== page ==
There's No Proof Epsom Salt Baths Actually Do Anything
The folk remedy could even make your muscle problems worse.
Trinette Reed / Stocksy, marekuliasz / Getty Images
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Long before Calgon ever pushed the teleportation powers of bubble baths—just Google it, okay?—humans have hit the tub for relief from their aches and pains.
And in wisdom passed down from generation to generation, stirring in some Epsom salts is supposed to increase the healing effects of water. A 12-minute soak in a magnesium sulfate solution, the package in my bathroom cabinet promises, infuses rich minerals through the skin to relieve sore muscles.
The only trouble? There's really no evidence to support this claim, at least according to experts in muscle health. Physical therapist John Cavanaugh of the Hospital for Special Surgery in New York City, for instance, says that in more than 30 years of treating sports injuries, he's never once administered or recommended an Epsom salt soak. In his search of the scientific literature, he can't track down a single study showing any benefit.
Epsom-salt baths might make people in pain feel a little bit better psychologically, says Naresh C. Rao, a sports medicine physician who treated Olympic water polo players at the 2016 Summer Games in Rio. But he also acknowledges the complete and total lack of data to support them.
Researchers, however, haven't ever truly tackled the issue, either, aside from one small British experiment involving daily baths for a week in scalding-hot water that's never been peer-reviewed or published in a journal. For one thing, they're busy studying slightly more significant questions, such as how to treat muscular dystrophy, says Matthew Hudson, director of the Integrative Muscle Physiology Lab at Temple University.
There's the fact that they likely already know the answer to the question of whether these soaks really work. "Based on biochemistry and physiology, the theories around how Epsom salts reduce muscle pain are likely untrue," he says.
The main mineral in question—magnesium—does play a role in regulating muscle contractions, and low levels have been known to cause spasms or seizures. Pregnant women receive high doses of magnesium sulfate by mouth to treat seizures caused by a dangerous condition called preeclampsia.
But administering magnesium sulfates intravenously failed to reduce muscle pains in one small study performed back in the 1980s. And a research review found little evidence that magnesium salts, taken either orally or through IV, eased nighttime muscle cramps.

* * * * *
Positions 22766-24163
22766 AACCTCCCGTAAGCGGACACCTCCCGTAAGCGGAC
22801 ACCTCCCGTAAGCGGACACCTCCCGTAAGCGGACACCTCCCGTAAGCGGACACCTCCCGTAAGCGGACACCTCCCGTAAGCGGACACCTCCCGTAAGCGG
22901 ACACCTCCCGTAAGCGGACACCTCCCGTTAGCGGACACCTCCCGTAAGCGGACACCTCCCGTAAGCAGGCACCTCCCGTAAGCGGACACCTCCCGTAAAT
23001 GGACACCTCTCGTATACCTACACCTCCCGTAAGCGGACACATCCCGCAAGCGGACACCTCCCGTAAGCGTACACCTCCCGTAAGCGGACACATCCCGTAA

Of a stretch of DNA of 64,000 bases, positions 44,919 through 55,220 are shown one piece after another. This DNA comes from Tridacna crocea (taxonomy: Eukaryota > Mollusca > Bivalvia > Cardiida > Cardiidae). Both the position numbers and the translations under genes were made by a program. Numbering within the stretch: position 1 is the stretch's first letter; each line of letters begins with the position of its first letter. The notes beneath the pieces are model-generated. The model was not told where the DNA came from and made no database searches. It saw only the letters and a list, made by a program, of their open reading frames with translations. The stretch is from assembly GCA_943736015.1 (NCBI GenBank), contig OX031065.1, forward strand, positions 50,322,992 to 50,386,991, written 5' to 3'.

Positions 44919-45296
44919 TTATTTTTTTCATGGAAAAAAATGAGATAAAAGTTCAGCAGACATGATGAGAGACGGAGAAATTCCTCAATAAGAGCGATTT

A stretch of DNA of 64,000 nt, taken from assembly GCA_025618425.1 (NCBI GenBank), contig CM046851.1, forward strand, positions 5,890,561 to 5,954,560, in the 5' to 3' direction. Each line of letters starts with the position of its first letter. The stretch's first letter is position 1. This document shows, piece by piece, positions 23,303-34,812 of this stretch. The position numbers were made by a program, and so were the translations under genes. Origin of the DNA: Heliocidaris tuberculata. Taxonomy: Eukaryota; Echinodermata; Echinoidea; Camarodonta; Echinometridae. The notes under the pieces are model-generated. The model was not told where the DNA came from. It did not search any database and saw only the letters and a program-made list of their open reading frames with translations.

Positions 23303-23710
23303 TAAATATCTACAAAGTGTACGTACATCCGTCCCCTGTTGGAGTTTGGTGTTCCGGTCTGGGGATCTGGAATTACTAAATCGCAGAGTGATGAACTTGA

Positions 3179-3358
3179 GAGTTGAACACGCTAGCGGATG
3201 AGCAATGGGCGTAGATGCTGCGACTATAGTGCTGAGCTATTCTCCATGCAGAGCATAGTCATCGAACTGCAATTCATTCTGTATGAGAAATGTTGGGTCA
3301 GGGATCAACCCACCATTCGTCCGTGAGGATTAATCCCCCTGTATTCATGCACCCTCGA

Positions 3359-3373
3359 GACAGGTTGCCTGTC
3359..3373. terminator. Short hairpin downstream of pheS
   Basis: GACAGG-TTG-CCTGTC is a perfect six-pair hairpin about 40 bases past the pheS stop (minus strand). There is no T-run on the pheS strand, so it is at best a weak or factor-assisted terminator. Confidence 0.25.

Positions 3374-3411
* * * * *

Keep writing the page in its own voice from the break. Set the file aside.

Even if delivering a magnesium solution into your body worked, your skin is a relatively waterproof tissue designed to protect you from your surroundings, Hudson points out. "If you are extremely dehydrated you can't rehydrate by dipping your leg or arm into water, and you won't get intoxicated by dipping your arm into a barrel of wine," he says.
Some proponents cite the idea of "osmosis" to explain how magnesium can penetrate the skin. That term actually refers to the movement of a solvent like water across a permeable barrier, not the substance (called a solute) that dissolves within that solvent. The idea is that water moves from an area in which there is a lower concentration of solute into one with a higher concentration to create a more balanced solution.
"For example, if you put salt on a slug they shrivel up and die," Hudson says. "This occurs not because the salt enters the slug and kills them, but because the salt causes the water to exit them via osmosis."
When it comes to baths, the temperature of the water has a far bigger effect on your body than anything you might mix in, Hudson says. And here's where Epsom salt baths—especially warm ones—might hinder, rather than help, healing.
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Apply heat too soon after an injury like a sprained ankle or a torn muscle and you might exacerbate the damage by widening blood vessels and boosting the flow of pro-inflammatory compounds, Cavanaugh says.
That's why health care providers usually reach for ice first—to constrict blood vessels and to slow down cellular metabolism around the site of your injury. When chilled, "your tissue doesn't require as much oxygen, and cells don't necessarily die a secondary hypoxic death from the effusion and swelling," he says.
After your swelling's subsided or if you're dealing with chronic issues like back pain, heat can sometimes reduce tension and promote relaxation. Rao says he sometimes uses warm baths, Jacuzzis, or moist heating pads to treat athletes, and notes that hot soaking tubs were available for Olympians in Rio, though they didn't have Epsom salts.
However, hot baths can increase your heart rate and drop your blood pressure, which might be dangerous for people with cardiac conditions, Cavanaugh says. So check with your doc first if you have heart issues. Beware mix-ins if you have sensitive skin, a magnesium sulfate allergy, or broken skin. Rao had one patient develop a burn-like rash from Epsom salts.
And one last consideration, at least when it comes to that can't-lift-your-arm feeling a day or two after the gym: "Recent research indicates that muscle pain following exercise is actually beneficial and part of how muscle adapts and becomes stronger from exercise," Hudson says. In other words, do too much to ease soreness and you might actually reduce your gains. Ouch.
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